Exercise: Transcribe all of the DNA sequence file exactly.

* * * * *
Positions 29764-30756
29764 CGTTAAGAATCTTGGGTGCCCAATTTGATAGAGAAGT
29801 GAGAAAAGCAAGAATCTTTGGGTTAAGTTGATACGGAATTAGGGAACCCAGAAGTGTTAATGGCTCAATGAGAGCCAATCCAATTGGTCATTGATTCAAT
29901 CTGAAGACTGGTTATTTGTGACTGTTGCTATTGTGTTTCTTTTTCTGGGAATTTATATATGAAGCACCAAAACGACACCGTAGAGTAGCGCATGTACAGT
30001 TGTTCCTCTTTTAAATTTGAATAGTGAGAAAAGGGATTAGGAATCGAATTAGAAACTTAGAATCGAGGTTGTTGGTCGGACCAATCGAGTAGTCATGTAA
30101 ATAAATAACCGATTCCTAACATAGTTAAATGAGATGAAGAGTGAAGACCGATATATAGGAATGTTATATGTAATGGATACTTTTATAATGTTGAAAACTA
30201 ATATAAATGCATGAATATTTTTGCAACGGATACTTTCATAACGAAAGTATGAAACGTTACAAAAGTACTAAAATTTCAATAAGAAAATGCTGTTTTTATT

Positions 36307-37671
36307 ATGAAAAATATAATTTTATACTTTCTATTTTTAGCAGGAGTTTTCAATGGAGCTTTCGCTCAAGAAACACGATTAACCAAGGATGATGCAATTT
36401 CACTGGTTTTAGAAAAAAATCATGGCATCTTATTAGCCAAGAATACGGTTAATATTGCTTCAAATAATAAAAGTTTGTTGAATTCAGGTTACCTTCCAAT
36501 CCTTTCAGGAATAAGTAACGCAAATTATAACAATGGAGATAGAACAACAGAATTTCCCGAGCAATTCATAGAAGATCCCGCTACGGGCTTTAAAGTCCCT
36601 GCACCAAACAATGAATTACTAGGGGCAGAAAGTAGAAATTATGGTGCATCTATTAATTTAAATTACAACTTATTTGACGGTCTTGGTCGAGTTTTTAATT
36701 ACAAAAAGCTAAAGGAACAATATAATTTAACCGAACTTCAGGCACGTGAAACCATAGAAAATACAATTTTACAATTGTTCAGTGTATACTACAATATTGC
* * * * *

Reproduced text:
Positions 29764-30756
29764 CGTTAAGAATCTTGGGTGCCCAATTTGATAGAGAAGT
29801 GAGAAAAGCAAGAATCTTTGGGTTAAGTTGATACGGAATTAGGGAACCCAGAAGTGTTAATGGCTCAATGAGAGCCAATCCAATTGGTCATTGATTCAAT
29901 CTGAAGACTGGTTATTTGTGACTGTTGCTATTGTGTTTCTTTTTCTGGGAATTTATATATGAAGCACCAAAACGACACCGTAGAGTAGCGCATGTACAGT
30001 TGTTCCTCTTTTAAATTTGAATAGTGAGAAAAGGGATTAGGAATCGAATTAGAAACTTAGAATCGAGGTTGTTGGTCGGACCAATCGAGTAGTCATGTAA
30101 ATAAATAACCGATTCCTAACATAGTTAAATGAGATGAAGAGTGAAGACCGATATATAGGAATGTTATATGTAATGGATACTTTTATAATGTTGAAAACTA
30201 ATATAAATGCATGAATATTTTTGCAACGGATACTTTCATAACGAAAGTATGAAACGTTACAAAAGTACTAAAATTTCAATAAGAAAATGCTGTTTTTATT

Positions 36307-37671
36307 ATGAAAAATATAATTTTATACTTTCTATTTTTAGCAGGAGTTTTCAATGGAGCTTTCGCTCAAGAAACACGATTAACCAAGGATGATGCAATTT
36401 CACTGGTTTTAGAAAAAAATCATGGCATCTTATTAGCCAAGAATACGGTTAATATTGCTTCAAATAATAAAAGTTTGTTGAATTCAGGTTACCTTCCAAT
36501 CCTTTCAGGAATAAGTAACGCAAATTATAACAATGGAGATAGAACAACAGAATTTCCCGAGCAATTCATAGAAGATCCCGCTACGGGCTTTAAAGTCCCT
36601 GCACCAAACAATGAATTACTAGGGGCAGAAAGTAGAAATTATGGTGCATCTATTAATTTAAATTACAACTTATTTGACGGTCTTGGTCGAGTTTTTAATT
36701 ACAAAAAGCTAAAGGAACAATATAATTTAACCGAACTTCAGGCACGTGAAACCATAGAAAATACAATTTTACAATTGTTCAGTGTATACTACAATATTGC